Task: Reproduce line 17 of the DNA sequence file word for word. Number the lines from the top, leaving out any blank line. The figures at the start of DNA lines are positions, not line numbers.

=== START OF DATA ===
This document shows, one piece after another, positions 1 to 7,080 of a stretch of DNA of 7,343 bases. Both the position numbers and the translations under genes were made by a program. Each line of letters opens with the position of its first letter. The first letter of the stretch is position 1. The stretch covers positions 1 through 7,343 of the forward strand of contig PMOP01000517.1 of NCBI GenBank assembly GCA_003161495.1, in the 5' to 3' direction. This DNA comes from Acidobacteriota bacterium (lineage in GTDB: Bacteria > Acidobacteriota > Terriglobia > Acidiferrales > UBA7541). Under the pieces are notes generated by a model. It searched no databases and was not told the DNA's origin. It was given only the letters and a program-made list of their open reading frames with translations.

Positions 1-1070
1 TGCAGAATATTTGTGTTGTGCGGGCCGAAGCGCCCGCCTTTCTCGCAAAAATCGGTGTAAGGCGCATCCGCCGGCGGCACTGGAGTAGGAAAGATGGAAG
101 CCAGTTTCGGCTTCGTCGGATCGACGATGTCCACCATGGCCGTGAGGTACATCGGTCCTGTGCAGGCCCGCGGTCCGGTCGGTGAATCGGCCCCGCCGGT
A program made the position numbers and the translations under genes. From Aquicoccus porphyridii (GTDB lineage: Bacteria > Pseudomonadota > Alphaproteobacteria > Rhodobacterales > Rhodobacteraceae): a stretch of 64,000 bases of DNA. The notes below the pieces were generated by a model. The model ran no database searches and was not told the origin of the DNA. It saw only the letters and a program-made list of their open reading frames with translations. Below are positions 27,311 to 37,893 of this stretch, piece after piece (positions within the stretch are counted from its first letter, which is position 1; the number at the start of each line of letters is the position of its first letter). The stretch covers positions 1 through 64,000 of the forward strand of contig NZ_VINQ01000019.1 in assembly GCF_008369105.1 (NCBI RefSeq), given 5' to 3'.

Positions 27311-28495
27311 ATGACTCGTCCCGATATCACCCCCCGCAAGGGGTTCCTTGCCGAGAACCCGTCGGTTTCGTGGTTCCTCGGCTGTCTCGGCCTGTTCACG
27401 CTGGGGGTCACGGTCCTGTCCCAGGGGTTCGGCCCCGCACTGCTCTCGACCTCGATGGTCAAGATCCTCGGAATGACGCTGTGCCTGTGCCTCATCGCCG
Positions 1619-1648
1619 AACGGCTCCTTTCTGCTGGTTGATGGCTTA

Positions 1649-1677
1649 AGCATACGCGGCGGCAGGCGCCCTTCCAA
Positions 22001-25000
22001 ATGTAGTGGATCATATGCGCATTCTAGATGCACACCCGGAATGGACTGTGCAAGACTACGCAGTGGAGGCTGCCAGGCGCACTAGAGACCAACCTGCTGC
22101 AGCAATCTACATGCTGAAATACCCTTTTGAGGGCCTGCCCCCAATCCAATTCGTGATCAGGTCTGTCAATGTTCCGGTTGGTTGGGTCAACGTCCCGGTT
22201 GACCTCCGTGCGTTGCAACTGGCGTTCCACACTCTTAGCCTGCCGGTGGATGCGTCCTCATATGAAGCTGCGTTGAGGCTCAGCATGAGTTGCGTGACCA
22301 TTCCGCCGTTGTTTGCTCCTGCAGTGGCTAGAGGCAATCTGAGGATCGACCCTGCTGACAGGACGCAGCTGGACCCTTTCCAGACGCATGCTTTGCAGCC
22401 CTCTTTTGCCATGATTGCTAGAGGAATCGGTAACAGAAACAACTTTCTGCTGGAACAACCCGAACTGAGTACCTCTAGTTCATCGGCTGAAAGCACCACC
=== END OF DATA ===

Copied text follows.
22301 TTCCGCCGTTGTTTGCTCCTGCAGTGGCTAGAGGCAATCTGAGGATCGACCCTGCTGACAGGACGCAGCTGGACCCTTTCCAGACGCATGCTTTGCAGCC